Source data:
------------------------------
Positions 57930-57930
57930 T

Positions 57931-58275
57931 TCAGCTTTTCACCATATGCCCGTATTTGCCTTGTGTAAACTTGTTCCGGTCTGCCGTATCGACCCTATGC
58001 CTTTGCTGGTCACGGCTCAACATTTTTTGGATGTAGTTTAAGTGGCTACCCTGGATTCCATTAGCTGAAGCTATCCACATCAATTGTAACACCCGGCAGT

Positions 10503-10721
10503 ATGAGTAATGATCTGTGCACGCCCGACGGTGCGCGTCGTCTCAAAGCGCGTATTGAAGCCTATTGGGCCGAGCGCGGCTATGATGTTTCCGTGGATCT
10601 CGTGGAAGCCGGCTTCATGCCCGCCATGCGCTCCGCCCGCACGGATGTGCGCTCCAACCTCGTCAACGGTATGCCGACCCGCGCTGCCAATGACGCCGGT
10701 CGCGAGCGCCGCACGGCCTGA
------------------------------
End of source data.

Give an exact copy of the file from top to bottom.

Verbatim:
Positions 57930-57930
57930 T

Positions 57931-58275
57931 TCAGCTTTTCACCATATGCCCGTATTTGCCTTGTGTAAACTTGTTCCGGTCTGCCGTATCGACCCTATGC
58001 CTTTGCTGGTCACGGCTCAACATTTTTTGGATGTAGTTTAAGTGGCTACCCTGGATTCCATTAGCTGAAGCTATCCACATCAATTGTAACACCCGGCAGT

Positions 10503-10721
10503 ATGAGTAATGATCTGTGCACGCCCGACGGTGCGCGTCGTCTCAAAGCGCGTATTGAAGCCTATTGGGCCGAGCGCGGCTATGATGTTTCCGTGGATCT
10601 CGTGGAAGCCGGCTTCATGCCCGCCATGCGCTCCGCCCGCACGGATGTGCGCTCCAACCTCGTCAACGGTATGCCGACCCGCGCTGCCAATGACGCCGGT
10701 CGCGAGCGCCGCACGGCCTGA